Case Study 2: Netscape’s IPO
February 17, 2015
Netscape was founded in 1994 and it provided internet applications for communications and commerce. In 1995, Netscape decided to raise capital by initial public offering. Although initial price for shares was at first $14, underwriters suggested increase the price to $28 one day prior to the initial public offering. The board of Netscape was not sure of the high price and fell in dilemma because the firm didn’t have a long track record and IT industry was not easy to predict. Other than initial public offering, Netscape could raise capital from debt and private stock offering, or from angel investors. But going public seemed to be the best option to take advantage of due to its liquidity and accessibility. It was calculated that in order to justify the price of $28 per share over 10 years, Netscape’s revenues must have grown by 44% every year. If the price were $14, the growth rate should be 35%, price of $54, it was 54%. While grown rate of 44% seems to be high level of growth, it can be frequently observed in IT industry. The average annual revenue growth rates were 37% for Microsoft(1990-1999), 78% for Amazon(1997-2006), and 41% for Google(2004-2013). They are all IT industry companies but comparing Netscape with those companies directly has some problems because the product and market condition is quite different.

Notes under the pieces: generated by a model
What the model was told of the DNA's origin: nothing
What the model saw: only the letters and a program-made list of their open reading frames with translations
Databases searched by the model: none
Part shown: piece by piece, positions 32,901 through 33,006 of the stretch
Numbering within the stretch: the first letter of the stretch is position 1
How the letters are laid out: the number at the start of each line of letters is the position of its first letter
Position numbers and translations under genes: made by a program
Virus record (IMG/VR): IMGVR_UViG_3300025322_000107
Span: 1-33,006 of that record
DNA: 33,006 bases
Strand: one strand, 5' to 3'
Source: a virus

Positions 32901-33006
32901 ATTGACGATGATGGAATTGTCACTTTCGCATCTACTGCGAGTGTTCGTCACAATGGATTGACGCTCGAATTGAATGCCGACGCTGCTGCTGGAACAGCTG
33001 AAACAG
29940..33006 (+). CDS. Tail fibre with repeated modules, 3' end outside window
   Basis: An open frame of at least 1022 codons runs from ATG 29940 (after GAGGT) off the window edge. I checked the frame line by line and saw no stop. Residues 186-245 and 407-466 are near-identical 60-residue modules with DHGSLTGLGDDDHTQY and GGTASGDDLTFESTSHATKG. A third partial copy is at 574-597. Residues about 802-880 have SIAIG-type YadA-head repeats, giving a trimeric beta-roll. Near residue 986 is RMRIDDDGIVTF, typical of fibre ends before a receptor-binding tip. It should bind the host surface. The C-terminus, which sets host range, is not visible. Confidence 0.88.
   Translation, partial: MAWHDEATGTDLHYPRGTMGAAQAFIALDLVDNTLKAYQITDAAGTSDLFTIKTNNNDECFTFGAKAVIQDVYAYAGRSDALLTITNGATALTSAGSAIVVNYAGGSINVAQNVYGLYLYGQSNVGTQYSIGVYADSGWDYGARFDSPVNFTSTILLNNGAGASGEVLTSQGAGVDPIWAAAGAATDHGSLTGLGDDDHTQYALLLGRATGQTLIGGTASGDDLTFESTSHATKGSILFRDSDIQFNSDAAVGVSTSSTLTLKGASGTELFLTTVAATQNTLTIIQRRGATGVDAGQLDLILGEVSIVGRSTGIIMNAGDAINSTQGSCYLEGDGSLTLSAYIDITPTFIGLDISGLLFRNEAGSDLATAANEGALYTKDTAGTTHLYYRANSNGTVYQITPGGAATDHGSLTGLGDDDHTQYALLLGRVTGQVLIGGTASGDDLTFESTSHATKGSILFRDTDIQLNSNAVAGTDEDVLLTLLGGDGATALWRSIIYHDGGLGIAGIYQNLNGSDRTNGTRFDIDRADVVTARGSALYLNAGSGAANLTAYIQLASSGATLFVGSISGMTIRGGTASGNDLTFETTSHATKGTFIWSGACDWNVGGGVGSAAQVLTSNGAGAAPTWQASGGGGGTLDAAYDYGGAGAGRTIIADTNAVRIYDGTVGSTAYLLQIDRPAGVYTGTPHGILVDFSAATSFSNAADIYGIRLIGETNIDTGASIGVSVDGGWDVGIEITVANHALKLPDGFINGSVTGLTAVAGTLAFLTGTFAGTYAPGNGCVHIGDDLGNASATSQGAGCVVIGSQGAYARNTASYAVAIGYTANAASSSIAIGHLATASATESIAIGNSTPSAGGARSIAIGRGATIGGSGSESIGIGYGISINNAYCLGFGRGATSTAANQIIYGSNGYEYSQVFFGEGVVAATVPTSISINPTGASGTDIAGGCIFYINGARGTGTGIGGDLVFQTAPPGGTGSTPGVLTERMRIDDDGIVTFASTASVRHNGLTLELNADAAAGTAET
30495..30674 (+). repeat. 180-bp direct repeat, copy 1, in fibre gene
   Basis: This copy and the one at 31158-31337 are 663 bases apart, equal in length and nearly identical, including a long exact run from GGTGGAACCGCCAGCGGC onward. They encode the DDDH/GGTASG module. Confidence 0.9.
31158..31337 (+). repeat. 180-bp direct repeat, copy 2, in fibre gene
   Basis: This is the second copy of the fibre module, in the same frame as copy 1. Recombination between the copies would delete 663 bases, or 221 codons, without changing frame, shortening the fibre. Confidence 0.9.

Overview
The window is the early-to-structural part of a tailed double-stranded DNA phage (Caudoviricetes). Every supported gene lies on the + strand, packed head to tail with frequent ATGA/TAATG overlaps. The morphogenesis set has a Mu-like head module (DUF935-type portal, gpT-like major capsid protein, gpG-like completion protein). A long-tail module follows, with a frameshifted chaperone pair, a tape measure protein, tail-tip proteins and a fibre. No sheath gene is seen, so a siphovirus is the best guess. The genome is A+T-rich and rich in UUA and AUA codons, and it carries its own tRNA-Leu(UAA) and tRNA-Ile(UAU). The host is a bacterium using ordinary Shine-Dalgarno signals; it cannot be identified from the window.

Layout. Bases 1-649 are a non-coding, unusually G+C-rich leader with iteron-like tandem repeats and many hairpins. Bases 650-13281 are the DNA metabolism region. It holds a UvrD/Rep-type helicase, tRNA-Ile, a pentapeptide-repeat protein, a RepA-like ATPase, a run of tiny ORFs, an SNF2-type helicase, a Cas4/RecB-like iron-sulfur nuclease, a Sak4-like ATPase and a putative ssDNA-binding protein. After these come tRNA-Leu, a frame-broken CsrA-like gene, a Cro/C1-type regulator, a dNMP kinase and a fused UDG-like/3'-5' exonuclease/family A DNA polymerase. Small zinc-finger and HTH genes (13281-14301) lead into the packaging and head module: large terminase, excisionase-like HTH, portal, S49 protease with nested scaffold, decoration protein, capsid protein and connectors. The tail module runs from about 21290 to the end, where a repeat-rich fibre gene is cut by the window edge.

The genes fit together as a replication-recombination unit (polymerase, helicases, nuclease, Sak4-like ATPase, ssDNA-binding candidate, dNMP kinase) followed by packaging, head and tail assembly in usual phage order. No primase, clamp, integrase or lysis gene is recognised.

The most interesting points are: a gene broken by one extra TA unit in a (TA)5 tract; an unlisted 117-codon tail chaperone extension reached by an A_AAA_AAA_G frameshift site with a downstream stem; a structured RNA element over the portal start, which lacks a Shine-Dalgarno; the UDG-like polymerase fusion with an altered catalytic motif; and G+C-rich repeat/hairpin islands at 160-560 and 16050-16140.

IPOs are often underpriced because underpricing lowers risks, guarantees a positive return for investors, helps future business, and rewards the trustworthy investors. HPR of Jim Clark, Kleiner Perkins, and Media companies were 32,932.95%, 12,314.88% and 3,348.58%. Annualized HPR of Jim Clark, Kleiner Perkins, and Media companies were 2,650.42%, 4,633.19% and 19,623.55%. 1. What risks did Netscape face in 1995?
In 1995, Netscape decided to issue their initial public offering. They needed more capital for future growth, and tried to obtain visibility and credibility in their industry by going public. Then Netscape was confronted with the situation of their lead underwriters suggesting the board double the offering price from $14 to $28 one day before the initial public offering. It was a big dilemma to Netscape’s board because Netscape was a new firm, and investors might interpret such a high increase of the price per share as unjustifiably opportunistic therefore decreasing demand. Moreover, the industry was also unpredictable and at that time, some competitors like Spyglass and Microsoft were emerging and threatening Netscape. So these all circumstances made the board’s decision very difficult.
2. Other than the IPO, what are Netscape’s alternative sources of capital? Are these alternative sources likely to be suitable and/or sufficient?
Netscape’s original angel investor was Jim Clark. He contributed $3 million originally and an additional $1.1 million in the 1994. The venture capital firm Kleiner, Perkins, Caufield & Byers also invested in Netscape with $5 million. Lastly, Adobe Systems and five other media invested in Netscape in its largest round of financing. They could also raise capital through private stock offering and debt (bonds). However, going public was better option to Netscape for several reasons. Once they go to public, they will be able to access capital markets easily. And through initial public offering, people who already have an ownership can lower their risk. It will also reduce the information asymmetry, so Netscape can offer more information about their company. 3a.) How fast must Netscape’s revenues grow on an annual basis over the next 10 years in order to justify the price of $28 per share?
In order to determine the growth rate that would justify a $28 per share price, we created an Excel model that projected Netscape’s revenue over 10 years for a given growth rate as well as all of Netscape’s expenses and tax...
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